Jokhang Temple Interior

Jokhang Temple

Regrouping

After my girlfriend and I rejoined the tour group we went to visit the Jokhang Temple. This is one of the most important temples in Tibet, which is evidenced by the many people constantly praying outside the temple. They had prayer mats with them, which seems to indicate that they do this for a long time.

Inside the temple is a small courtyard where a few monks were sitting and praying. We had to follow a specific path around the courtyard, until we got to the back where we could visit the interior of the temple. The interior has two large Buddha statues in the center, with several long mats in a row in front of it. Around the outer wall were several statues and paintings of pretty much every Bhuddist incarnation, Bodhisattva, god and story that you could think of.

One thing about Jokhang Temple is that it is the first time I haven’t felt the Tardis-effect. This temple seemed just as small on the inside as it looked from the outside. This is probably down to the fact that the style of the building is more similar to Indian or Nepalese architecture than Chinese architecture.

Our Tibetan tour guide took us through the highlights. Tibetans have different names for the Buddhist gods, so he would compare them to the Chinese versions so my girlfriend could relate. There were a few things that we missed, but we needed to be on with our tour.

To the Rooftop

Next we started our ascent to the roof of the temple. This is when it started raining. We ended up taking shelter on the first floor, where several gift shops had been set up. We noticed that there were several cats wandering around and that food had been placed out for them. The cats weren’t too friendly with us, but they seemed to like the monks.

When the rain cleared we finally climbed on to the roof. The main draw here is the gilt roof on top of the Jokhang Temple, but for me being able to see Old Town from above was the best thing about this. Lhasa Old Town is probably the only place in China that doesn’t have sky scrapers, so it’s almost like looking out over an ancient town. I couldn’t help but think that this place would be great for parkour, or make an awesome Assassin’s Creed level.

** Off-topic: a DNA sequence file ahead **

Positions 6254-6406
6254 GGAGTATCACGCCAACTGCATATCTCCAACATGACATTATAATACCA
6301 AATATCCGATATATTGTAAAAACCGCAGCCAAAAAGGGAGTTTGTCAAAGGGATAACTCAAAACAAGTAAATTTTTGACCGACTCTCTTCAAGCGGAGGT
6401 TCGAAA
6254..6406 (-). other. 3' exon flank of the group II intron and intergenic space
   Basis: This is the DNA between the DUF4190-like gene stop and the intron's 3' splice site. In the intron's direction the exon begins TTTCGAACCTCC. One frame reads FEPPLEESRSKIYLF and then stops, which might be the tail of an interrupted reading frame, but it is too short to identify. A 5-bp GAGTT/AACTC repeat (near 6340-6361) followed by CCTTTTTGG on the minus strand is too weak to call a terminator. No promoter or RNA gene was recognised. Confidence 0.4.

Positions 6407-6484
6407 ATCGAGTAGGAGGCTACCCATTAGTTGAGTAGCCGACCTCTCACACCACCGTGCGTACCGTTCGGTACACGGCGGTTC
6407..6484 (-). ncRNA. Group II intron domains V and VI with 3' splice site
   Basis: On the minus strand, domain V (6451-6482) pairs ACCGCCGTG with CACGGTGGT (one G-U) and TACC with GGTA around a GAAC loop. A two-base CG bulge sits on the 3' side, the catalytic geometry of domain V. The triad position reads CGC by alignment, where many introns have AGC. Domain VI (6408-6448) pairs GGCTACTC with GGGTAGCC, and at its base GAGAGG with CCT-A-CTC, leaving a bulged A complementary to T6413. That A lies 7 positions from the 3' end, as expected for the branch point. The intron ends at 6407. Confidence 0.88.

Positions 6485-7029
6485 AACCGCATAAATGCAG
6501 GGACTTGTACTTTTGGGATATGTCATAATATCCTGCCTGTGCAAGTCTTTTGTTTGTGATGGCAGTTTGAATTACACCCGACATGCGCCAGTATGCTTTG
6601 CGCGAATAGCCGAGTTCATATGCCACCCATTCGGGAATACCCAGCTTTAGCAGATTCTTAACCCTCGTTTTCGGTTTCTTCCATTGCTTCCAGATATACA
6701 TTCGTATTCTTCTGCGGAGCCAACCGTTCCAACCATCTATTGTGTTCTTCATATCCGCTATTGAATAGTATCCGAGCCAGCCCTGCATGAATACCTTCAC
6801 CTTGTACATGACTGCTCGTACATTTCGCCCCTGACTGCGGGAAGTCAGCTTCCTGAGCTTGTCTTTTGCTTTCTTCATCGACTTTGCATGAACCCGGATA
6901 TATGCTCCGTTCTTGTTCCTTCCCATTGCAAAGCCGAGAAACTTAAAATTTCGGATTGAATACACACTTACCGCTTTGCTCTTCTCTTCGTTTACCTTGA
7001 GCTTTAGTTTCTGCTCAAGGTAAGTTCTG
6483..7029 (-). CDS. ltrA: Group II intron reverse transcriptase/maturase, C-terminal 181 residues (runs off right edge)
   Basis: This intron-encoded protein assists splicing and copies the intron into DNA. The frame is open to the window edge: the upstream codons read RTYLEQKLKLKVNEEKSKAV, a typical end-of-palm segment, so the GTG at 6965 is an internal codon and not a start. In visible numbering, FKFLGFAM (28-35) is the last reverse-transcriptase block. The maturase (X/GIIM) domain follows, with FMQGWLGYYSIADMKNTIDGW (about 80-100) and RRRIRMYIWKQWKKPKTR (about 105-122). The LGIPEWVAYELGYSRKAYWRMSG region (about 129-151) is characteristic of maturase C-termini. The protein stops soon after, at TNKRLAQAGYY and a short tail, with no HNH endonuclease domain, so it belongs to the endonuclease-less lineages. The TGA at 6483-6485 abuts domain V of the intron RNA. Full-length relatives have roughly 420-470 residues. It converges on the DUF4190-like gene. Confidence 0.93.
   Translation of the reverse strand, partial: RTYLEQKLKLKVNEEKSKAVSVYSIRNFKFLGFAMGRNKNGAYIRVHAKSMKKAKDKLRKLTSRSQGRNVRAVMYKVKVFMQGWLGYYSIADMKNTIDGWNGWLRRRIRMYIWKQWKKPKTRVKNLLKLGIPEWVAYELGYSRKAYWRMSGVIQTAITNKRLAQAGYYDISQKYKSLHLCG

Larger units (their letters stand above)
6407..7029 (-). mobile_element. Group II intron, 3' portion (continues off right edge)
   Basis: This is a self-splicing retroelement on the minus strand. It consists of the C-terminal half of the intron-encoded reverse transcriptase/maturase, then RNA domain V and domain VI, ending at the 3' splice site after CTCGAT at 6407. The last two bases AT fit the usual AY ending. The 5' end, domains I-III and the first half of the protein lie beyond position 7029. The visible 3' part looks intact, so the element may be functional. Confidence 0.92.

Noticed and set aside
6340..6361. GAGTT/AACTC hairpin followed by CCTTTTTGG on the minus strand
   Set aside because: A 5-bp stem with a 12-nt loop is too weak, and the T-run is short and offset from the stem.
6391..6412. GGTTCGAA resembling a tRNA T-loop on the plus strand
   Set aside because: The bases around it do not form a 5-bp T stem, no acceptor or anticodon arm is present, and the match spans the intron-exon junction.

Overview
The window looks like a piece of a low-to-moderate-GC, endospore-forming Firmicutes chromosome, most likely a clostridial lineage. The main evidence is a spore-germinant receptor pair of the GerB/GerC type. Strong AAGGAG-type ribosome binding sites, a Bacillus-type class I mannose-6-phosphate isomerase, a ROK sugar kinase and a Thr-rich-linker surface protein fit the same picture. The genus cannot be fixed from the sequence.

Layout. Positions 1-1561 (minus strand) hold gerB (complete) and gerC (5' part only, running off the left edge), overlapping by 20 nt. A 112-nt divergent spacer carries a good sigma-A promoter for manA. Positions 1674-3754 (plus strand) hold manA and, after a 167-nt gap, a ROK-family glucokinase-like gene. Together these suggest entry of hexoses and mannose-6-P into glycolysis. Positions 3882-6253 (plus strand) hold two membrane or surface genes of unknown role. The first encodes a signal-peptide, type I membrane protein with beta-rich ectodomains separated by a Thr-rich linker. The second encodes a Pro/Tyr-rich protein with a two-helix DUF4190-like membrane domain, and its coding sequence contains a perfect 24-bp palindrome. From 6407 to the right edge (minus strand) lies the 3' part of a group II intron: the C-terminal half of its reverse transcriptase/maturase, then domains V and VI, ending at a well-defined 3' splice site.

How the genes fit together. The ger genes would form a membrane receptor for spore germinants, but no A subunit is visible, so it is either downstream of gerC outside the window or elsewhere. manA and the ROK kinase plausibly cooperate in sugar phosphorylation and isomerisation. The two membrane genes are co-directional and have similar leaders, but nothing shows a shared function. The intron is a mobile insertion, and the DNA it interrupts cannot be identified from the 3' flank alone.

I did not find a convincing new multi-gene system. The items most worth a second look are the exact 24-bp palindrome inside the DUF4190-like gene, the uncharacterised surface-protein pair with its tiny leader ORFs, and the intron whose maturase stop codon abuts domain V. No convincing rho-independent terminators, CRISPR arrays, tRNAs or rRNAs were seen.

It was time to leave, but Yi wanted to go back and look at the exhibits we had missed the first time we went around the interior of the temple. I asked our tour guide what was next and he said that we were going to have free time until we met to go out drinking later, so we opted to stay in the temple and meet up with them later on.

Ritual

When we went back inside the monks were coming out into the temple to meditate. They sat down along the long prayer mats forming several rows facing the middle. One monk who was older and wearing slightly different robes sat down on a slightly elevated pray mat. They each started praying with their prayer beads, swaying as they did so. They seemed to use their prayer beads similar to how they are used in Catholicism – saying a different prayer with each bead. Their prayers were loud chants which was lou enough to fill the whole room.

While this was going on a few people had been let into a small side section by a monk not taking part in the prayers. They would go up to the monk and hand him a 100 RMB note and get several 1 RMB notes in return. They were then allowed to go into the chanting area one by one. When each of them went in they would place 1 note in front of each monk as a donation. When they had finished doing this they would hand the remaining notes to the monk that had allowed them in. Some would ask for the change, whereas others seemed to donate the rest to the temple. This seems a common theme here in Tibet – donate within your means with no fear of judgement.

The monks continued chanting as more people were let in and out to donate to the monks and the temple. After a while we left the temple to wander the streets of Lhasa until our big night out in New Town.

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Bok McDonagh

I am Bok, a British-born expat living in China. I was born in Lancashire but identify as a 'plassie-Scouser'. I spent my youth growing up in Cumbria. Here I developed a great taste for exploration, climbing mountains and camping in the wilderness - a taste for travel that has defined my life.